In their study, Baum et al. also found that planting later resulted in significant delays in silking as well as maturity; yields decreased dramatically with silking after July 23. Silking after that date resulted in a 0.75% yield loss per day because of a shortened and less favorable grain-fill stage. They also found that their northern locations had narrower optimum planting windows. Planting full-season hybrids mid-April through mid-May resulted in higher yields than shorter RM hybrids; however, with planting dates after mid-May, RM choice did not affect yields significantly.

Summary and Last Thoughts

How consistent is the concept of a window for optimum planting across the rest of the Corn Belt? This summary of Corn Belt data and the data presented from Nebraska in the companion CW article point to a similar conclusion: There’s a planting window between mid- to late-April and mid-May within which optimum yields are usually obtained. After this period, yields decrease rapidly.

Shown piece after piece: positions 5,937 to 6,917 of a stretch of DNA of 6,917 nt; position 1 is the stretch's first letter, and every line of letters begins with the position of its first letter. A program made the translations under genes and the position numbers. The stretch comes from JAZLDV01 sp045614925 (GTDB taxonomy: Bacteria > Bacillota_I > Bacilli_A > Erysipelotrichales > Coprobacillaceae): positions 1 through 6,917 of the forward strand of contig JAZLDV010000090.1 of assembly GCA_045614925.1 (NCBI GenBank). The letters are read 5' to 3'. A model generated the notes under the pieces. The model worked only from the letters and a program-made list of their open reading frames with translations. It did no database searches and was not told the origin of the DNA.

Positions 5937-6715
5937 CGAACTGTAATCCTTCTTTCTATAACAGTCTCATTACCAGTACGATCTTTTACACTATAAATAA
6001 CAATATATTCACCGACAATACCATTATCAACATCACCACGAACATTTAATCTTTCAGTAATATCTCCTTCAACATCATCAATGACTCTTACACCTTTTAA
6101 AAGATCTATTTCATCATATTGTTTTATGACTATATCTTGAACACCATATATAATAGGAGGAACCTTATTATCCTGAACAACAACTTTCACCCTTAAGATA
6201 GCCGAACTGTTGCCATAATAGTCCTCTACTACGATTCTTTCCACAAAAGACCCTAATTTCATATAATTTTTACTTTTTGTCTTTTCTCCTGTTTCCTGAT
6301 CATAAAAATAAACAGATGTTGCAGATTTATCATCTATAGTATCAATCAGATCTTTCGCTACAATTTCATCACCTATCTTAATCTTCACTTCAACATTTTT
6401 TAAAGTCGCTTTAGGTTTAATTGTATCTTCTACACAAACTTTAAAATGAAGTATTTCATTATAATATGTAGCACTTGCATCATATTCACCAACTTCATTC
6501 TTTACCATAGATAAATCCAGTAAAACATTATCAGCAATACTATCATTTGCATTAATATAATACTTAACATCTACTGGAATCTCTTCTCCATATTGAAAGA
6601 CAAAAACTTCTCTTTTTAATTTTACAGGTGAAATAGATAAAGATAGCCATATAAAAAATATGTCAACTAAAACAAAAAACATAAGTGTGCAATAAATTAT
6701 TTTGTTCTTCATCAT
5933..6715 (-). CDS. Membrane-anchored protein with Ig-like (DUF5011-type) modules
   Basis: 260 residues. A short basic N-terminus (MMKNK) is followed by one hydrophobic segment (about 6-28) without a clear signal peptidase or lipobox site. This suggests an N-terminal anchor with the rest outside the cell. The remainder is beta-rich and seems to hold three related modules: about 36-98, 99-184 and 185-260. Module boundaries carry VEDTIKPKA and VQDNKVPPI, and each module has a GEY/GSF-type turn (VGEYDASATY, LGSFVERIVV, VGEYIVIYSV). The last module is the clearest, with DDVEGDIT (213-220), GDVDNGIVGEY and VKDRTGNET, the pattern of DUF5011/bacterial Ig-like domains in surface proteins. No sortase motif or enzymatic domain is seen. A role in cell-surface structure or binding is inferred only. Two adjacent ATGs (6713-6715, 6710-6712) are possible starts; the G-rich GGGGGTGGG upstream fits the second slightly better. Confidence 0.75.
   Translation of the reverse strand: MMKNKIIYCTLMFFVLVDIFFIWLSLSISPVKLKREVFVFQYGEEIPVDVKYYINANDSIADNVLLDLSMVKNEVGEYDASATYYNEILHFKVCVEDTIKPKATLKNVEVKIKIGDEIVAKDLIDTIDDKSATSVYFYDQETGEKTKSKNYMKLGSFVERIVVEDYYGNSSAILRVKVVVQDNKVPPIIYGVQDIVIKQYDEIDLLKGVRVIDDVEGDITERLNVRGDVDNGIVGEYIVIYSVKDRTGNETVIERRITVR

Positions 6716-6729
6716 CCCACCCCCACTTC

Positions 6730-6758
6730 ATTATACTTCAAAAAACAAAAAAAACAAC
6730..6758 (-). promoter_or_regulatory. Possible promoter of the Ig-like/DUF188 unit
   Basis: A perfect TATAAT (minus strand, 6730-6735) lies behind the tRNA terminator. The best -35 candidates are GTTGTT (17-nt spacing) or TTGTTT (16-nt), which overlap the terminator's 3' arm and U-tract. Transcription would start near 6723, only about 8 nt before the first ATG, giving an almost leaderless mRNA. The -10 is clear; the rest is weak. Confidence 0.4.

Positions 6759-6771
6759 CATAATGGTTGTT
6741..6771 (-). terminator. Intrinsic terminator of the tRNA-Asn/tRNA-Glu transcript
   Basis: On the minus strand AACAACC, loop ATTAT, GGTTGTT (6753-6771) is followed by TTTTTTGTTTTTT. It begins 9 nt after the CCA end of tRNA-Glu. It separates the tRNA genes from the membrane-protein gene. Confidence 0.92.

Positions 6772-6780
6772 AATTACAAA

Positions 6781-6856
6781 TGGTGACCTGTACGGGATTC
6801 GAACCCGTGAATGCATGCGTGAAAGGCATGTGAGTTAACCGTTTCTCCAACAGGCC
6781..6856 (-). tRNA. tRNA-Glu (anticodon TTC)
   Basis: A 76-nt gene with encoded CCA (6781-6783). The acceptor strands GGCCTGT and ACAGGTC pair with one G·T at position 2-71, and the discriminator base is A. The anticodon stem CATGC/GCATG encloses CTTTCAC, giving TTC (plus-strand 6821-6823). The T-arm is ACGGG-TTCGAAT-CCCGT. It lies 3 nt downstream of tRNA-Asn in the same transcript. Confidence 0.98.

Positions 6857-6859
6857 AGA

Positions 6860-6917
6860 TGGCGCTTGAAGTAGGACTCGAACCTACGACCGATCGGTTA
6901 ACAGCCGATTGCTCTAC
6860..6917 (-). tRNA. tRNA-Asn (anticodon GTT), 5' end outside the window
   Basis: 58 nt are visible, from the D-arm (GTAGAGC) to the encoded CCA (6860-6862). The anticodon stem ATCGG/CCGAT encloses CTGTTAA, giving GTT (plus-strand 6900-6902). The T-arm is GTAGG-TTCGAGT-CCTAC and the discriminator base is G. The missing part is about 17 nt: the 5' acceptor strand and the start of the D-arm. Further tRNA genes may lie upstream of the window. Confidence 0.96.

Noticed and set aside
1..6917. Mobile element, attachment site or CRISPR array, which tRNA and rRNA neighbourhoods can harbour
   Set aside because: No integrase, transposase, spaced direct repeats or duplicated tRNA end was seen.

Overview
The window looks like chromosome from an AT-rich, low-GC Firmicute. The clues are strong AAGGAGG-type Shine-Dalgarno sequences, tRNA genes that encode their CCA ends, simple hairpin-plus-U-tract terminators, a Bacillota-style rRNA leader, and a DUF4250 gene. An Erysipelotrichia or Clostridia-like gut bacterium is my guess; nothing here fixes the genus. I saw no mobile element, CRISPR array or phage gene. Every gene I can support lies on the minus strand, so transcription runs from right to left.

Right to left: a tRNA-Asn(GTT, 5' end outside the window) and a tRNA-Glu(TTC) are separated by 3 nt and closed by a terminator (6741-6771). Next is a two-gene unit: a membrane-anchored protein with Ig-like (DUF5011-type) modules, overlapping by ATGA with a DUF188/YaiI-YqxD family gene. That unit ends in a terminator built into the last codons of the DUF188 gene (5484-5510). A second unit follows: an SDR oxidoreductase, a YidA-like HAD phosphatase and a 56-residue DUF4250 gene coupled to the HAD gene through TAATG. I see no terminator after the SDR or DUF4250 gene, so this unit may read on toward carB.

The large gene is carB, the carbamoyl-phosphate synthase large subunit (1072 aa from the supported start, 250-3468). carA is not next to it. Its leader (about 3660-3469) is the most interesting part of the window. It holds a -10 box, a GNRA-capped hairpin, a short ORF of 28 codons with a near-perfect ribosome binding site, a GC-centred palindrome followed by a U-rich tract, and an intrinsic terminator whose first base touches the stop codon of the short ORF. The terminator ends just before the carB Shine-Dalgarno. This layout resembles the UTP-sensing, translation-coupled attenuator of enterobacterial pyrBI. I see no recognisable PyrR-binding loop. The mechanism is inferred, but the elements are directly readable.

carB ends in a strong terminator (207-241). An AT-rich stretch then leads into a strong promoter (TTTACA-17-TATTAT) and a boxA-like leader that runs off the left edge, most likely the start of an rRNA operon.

Additional Corn Planting Considerations

Besides planting date, several factors can have a major impact on your corn stand and ultimate yield:

  1. Soil temperature and moisture are the major factors affecting stand establishment. Early in the planting window, wait for a forecast calling for at least a 48-hour window of soil temperatures 50°F and above.
  2. Take advantage of 48-hour windows of 50°F and above soil temperatures with good planting conditions so your farm-wide corn field planting dates fall more in the optimum planting periods noted in this article and the companion article.
  3. Keep an eye on soil temperatures. CropWatch posts daily and weekly soil temperature averages (provided by the Nebraska State Climate Office). Check in-field soil temperatures just after dawn. (You can even use a cheap kitchen/meat thermometer to for a field-specific reading, but please clean it well before grilling!) Schedule planting based on soil temperature and the 48-hour forecast.